If one were to accept that there is a genuine commitment to holistic peace (implicit in which would be justice and equal rights), I can go with those who say that Obama does not deserve the award. A country at war, as one commentator put it, is not a good contender for such an award. I would add to that, a country which stood by and permitted the decimation of a thousand plus of Palestinians by Israel while continuing to support this country economically and militarily; a country which tacitly supports the coup in Honduras by refusing to make any real steps to show objection to the actions of the coup-folks etc. is not in a position to receive such an award. But I also do not think that this award merits my confidence where that is concerned. I do not believe Euro-America merits my confidence where such things as Peace, Justice, International Morality and such are concerned. Tonnes of papers, agreements, treaties and International organizations (the League of Nations, UN) has been their legacy and yet their actions historically, and continuing today in the service of greed and arrogance, have been the greatest threats to peace in the world. Whether by overt support or through silence, all are complicit. So based on my assessment of President Obama and of the award and its source, I think they deserve each other. My issues are focused elsewhere.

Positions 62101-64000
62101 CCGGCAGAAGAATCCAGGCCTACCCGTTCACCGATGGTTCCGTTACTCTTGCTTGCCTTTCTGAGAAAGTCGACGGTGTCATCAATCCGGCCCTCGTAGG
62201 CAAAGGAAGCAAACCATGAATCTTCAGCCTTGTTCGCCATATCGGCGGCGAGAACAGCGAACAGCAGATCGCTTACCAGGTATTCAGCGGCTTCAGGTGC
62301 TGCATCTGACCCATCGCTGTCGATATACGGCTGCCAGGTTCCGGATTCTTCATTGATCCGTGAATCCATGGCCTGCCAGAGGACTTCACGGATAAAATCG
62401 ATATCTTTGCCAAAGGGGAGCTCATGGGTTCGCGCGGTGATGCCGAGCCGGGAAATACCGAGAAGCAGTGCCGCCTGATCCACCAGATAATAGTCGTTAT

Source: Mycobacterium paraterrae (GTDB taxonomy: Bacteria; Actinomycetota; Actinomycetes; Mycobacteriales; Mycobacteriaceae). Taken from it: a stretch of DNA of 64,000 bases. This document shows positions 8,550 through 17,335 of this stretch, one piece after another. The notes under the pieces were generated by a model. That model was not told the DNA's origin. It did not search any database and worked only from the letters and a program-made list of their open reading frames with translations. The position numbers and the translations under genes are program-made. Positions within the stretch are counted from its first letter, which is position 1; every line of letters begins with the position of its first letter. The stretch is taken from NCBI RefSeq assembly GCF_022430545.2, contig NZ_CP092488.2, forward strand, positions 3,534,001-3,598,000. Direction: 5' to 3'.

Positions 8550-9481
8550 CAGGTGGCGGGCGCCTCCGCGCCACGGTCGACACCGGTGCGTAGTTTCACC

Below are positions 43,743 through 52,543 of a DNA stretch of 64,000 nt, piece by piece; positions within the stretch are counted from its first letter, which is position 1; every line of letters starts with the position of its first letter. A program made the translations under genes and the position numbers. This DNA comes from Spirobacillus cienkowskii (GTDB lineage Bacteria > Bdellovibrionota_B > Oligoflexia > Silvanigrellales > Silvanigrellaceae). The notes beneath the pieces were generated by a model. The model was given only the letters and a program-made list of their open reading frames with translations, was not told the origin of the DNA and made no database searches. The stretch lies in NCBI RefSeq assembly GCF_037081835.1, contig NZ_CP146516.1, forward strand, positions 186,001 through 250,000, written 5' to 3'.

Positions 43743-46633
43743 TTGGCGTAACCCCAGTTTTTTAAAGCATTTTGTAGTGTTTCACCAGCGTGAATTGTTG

The Nobel Prize is one such award but I am too familiar with such things as the knighthood and others like the Order of the British Empire granted by the Queen of England which we continue to honour. Are such people worthy to honour others and are such honours really honours? Who wants to share a knighthood which was granted to such rogues as Francis Drake and John Hawkins and who knows the countless other criminals who have been given such awards? Their perceived right and legitimacy in giving such awards only feeds their arrogance. Our admiration for such awards feeds it even more. But it has a further and more dangerous implication or rather brings forward a more serious issue. Who are we allowing to name our heroes and leaders for us? Are they worthy? Is it in the interest of any people to have others select their leaders or objects of admiration and pre-occupations? Barack Obama has been selected and elected by a white majority in White America on the basis of their agendas and interests and many Africans have drunk the kool-aid. He has been awarded by another group representing white power and arrogance in the world and again our people gulp. Is Derek Walcott a more important or better writer to Caribbean people than Earle Lovelace because the latter has not been and will probably never be awarded by the Nobel Committee? Is Ngugi Wa Thiongo less accomplished and less significant than Wole Soyinka? Was Robert Mugabe a better leader before or after he his knighthood was revoked?